For the moment, Marco Rubio and Stacey Abrams are on the same side.
Most contemporary union drives are ultimately about the past—about the contrast that they draw between the more even prosperity of previous decades and the jarring inequalities of the present. But one that will culminate on Monday, the deadline for nearly six thousand employees of an Amazon fulfillment center in Bessemer, Alabama, to cast ballots on whether to affiliate with the Retail, Wholesale, and Department Store Union, is the rare union campaign that is obviously about the future. In this case, hyperbole is possible. The Democratic congressman Andy Levin, of Michigan, a union stalwart, has described it as “the most important election for the working class in this country in the twenty-first century.” On Monday, the Reverend Dr. William Barber, as prominent a figure as exists in the modern civil-rights movement, travelled to Alabama and said, “Bessemer is now our Selma.”
That this election is about the future has something to do with the workers themselves, who embody the political transformation of the South to which progressives pin their dreams. According to union officials, a majority of the people employed at the facility, which is outside of Birmingham, are Black, and a majority are women. On the drive up to the facility, supporters of the R.W.D.S.U. planted a sign featuring the Democratic politician and voting-rights advocate Stacey Abrams striking a Rosie the Riveter pose. A high-ranking labor official in Washington pointed me to a detail from an interview, published in The American Prospect, with the campaign’s on-the-ground leader, a thirty-three-year-old organizer named Josh Brewer. Brewer said that many of the workers who supported the union had been involved in demonstrations to bring down Confederate statues in Birmingham, and they often organized themselves.
But the significance of the drive has more to do with the company itself. Amazon is now among the largest private employers in the United States; its founder, Jeff Bezos, is arguably the wealthiest man in modern history. The company has paid every one of its workers fifteen dollars per hour since November, 2018, while also pioneering second-by-second monitoring of its employees. “This isn’t just about wages,” Stuart Appelbaum, the R.W.D.S.U.’s president, told me, on Monday. It is also about the strenuous pace of work, and the real-time surveillance methods that Amazon has used to monitor employees. Appelbaum said some of the workers that his union has represented have had employers that monitored their locations with G.P.S. chips in their delivery trucks, “but there’s nothing like this, where you’re expected to touch a package every eight seconds.” It had been hard to organize within the Bessemer facility, he said, in part because many of the workers did not know one another. “It’s hyper-Taylorism,” Damon Silvers, the director of policy and the special counsel of the A.F.L.-C.I.O., said. “Amazon has determined an optimal set of motions that they want their employees to do, and they have the ability to monitor the employee at all times and measure the difference between what the employee does and what they want them to do, and there is nowhere to hide.” Appelbaum said, “People tell us they feel like robots who are being managed by robots.”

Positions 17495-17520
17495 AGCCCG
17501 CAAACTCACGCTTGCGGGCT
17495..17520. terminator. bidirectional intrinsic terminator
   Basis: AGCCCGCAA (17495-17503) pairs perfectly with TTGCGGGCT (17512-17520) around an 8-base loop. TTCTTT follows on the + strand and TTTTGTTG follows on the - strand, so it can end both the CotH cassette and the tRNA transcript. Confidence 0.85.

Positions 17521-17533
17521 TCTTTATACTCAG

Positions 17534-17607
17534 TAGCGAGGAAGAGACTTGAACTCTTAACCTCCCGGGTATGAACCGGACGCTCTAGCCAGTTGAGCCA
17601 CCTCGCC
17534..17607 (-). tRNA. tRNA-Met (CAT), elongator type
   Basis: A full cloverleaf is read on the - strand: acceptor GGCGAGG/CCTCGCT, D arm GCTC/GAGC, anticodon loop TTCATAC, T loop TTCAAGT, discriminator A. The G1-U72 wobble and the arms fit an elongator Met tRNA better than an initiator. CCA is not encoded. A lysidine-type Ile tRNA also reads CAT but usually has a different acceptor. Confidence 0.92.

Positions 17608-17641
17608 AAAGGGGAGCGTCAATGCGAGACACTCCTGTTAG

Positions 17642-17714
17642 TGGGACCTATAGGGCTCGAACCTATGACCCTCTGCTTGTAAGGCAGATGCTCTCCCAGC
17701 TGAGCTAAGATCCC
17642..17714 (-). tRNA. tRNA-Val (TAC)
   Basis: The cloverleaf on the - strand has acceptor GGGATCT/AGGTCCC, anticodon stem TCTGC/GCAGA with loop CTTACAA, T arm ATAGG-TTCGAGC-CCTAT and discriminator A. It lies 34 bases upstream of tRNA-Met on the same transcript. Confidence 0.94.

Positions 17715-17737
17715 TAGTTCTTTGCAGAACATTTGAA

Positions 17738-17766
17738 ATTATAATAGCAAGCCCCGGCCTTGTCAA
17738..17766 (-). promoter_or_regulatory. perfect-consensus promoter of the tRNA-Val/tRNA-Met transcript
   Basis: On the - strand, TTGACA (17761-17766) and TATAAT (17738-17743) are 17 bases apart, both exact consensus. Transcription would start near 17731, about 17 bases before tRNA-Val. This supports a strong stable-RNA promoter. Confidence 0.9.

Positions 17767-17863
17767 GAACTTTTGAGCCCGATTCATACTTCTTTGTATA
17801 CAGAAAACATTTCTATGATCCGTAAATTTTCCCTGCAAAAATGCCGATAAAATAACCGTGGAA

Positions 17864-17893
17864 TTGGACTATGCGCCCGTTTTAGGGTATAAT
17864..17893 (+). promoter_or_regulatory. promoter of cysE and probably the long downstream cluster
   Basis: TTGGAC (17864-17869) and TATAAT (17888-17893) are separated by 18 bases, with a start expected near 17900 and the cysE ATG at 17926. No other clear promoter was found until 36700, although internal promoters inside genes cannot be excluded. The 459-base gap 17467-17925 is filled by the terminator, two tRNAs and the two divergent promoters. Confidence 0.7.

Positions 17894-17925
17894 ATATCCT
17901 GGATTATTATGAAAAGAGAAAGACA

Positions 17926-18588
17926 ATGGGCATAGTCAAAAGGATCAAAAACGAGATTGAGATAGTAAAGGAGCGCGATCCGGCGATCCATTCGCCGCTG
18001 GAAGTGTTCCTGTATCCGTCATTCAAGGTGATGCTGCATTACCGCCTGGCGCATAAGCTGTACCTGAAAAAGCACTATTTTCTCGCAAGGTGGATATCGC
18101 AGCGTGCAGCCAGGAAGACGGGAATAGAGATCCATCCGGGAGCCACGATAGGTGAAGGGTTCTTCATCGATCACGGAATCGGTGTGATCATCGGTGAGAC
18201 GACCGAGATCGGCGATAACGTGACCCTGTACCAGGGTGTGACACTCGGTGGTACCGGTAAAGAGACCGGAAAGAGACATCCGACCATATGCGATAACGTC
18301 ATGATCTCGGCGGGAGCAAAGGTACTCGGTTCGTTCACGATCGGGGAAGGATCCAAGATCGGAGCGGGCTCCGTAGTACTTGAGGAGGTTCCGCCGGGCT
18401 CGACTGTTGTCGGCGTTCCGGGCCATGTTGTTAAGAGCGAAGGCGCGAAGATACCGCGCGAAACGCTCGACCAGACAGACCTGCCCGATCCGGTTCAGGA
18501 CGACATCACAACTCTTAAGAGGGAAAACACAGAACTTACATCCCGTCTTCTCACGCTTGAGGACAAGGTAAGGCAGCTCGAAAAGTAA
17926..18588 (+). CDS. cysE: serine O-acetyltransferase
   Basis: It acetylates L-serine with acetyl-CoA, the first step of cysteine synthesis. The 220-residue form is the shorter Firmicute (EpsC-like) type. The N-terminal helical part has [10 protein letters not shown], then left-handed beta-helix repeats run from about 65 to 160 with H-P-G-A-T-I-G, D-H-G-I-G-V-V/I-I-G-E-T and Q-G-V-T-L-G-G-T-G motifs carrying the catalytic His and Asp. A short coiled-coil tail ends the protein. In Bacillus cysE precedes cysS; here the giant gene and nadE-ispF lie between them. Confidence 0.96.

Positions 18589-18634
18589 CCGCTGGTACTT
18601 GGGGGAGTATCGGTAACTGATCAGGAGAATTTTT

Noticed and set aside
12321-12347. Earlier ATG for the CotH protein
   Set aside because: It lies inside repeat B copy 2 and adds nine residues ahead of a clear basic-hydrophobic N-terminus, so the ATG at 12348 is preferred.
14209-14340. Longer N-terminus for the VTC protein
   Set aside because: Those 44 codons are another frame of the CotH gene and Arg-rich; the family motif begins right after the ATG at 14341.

The Amazon union drive has drawn a rare intensity out of the usual suspects. Abrams, Levin, and Bernie Sanders have announced their support for it, and so has President Joe Biden, who recorded a strong message encouraging the organizers and discouraging any effort to interfere with them. It has also drawn some unusual allies, above all the conservative Republican senator Marco Rubio, of Florida, who published an op-ed in USA Today declaring his support for the organizing workers and his opposition to Amazon’s ways: “The days of conservatives being taken for granted by the business community are over.”
Amazon’s influence is so vast—touching on issues from wealth and income inequality to antitrust policy, the American relationship with China, the omnipotence of workplace surveillance, and the atomizing effect of big business, in its most concentrated and powerful form, on families and communities—that it can scramble ordinary politics. For a moment, at least, it can put Marco Rubio and Stacey Abrams on the same side. Most organizing campaigns have a symbolic quality, in which the employer and its workers stand for different models of economic organization. The fight in Bessemer is different because it is so direct. Amazon isn’t a proxy for the future of the economy but its heart.
A year into a pandemic that has kept many Americans cooped up at home, ordering supplies and streaming their entertainment, seems an unpromising time to take on Amazon, which supplies many of those services. Amazon’s revenue grew by nearly forty per cent in 2020, and its workforce grew by about fifty per cent; Jeff Bezos’s wealth reportedly increased by nearly seventy billion dollars last year. The company has become so ubiquitous that even to inquire about it entangles you in its machinery: type “is Amazon popular?” into a search engine and you might find, as I did, that most of the top results are books about popularity which are sold on Amazon. You can find evidence that Amazon both is and isn’t popular in survey data. In one poll, ninety-one per cent of respondents said that they had a favorable view of Amazon; in another, fifty-nine per cent thought the company was bad for small business. To count on broad opposition to Amazon right now is to assume such cognitive dissonance: that Americans may increasingly rely on Amazon and view it favorably while also believing that the company needs to change.